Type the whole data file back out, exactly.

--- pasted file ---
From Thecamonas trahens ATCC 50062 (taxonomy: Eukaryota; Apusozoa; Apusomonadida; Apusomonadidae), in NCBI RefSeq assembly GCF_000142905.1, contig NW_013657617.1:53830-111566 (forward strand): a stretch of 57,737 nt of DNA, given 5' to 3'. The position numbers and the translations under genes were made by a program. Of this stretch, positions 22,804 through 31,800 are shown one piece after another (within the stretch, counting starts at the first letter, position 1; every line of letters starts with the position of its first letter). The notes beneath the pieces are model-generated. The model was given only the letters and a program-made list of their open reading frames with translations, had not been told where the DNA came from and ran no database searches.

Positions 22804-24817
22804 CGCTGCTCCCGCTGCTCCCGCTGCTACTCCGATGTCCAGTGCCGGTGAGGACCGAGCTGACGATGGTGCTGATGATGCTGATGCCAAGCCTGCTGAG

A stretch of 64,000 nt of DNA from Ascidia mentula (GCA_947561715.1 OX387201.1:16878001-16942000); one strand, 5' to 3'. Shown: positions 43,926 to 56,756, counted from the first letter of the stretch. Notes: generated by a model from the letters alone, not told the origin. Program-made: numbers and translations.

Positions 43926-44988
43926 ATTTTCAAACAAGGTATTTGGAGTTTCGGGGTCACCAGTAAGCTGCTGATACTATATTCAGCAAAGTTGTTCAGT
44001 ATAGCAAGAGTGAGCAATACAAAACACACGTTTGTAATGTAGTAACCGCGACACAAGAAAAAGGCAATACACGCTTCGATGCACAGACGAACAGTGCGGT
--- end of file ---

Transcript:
From Thecamonas trahens ATCC 50062 (taxonomy: Eukaryota; Apusozoa; Apusomonadida; Apusomonadidae), in NCBI RefSeq assembly GCF_000142905.1, contig NW_013657617.1:53830-111566 (forward strand): a stretch of 57,737 nt of DNA, given 5' to 3'. The position numbers and the translations under genes were made by a program. Of this stretch, positions 22,804 through 31,800 are shown one piece after another (within the stretch, counting starts at the first letter, position 1; every line of letters starts with the position of its first letter). The notes beneath the pieces are model-generated. The model was given only the letters and a program-made list of their open reading frames with translations, had not been told where the DNA came from and ran no database searches.

Positions 22804-24817
22804 CGCTGCTCCCGCTGCTCCCGCTGCTACTCCGATGTCCAGTGCCGGTGAGGACCGAGCTGACGATGGTGCTGATGATGCTGATGCCAAGCCTGCTGAG

A stretch of 64,000 nt of DNA from Ascidia mentula (GCA_947561715.1 OX387201.1:16878001-16942000); one strand, 5' to 3'. Shown: positions 43,926 to 56,756, counted from the first letter of the stretch. Notes: generated by a model from the letters alone, not told the origin. Program-made: numbers and translations.

Positions 43926-44988
43926 ATTTTCAAACAAGGTATTTGGAGTTTCGGGGTCACCAGTAAGCTGCTGATACTATATTCAGCAAAGTTGTTCAGT
44001 ATAGCAAGAGTGAGCAATACAAAACACACGTTTGTAATGTAGTAACCGCGACACAAGAAAAAGGCAATACACGCTTCGATGCACAGACGAACAGTGCGGT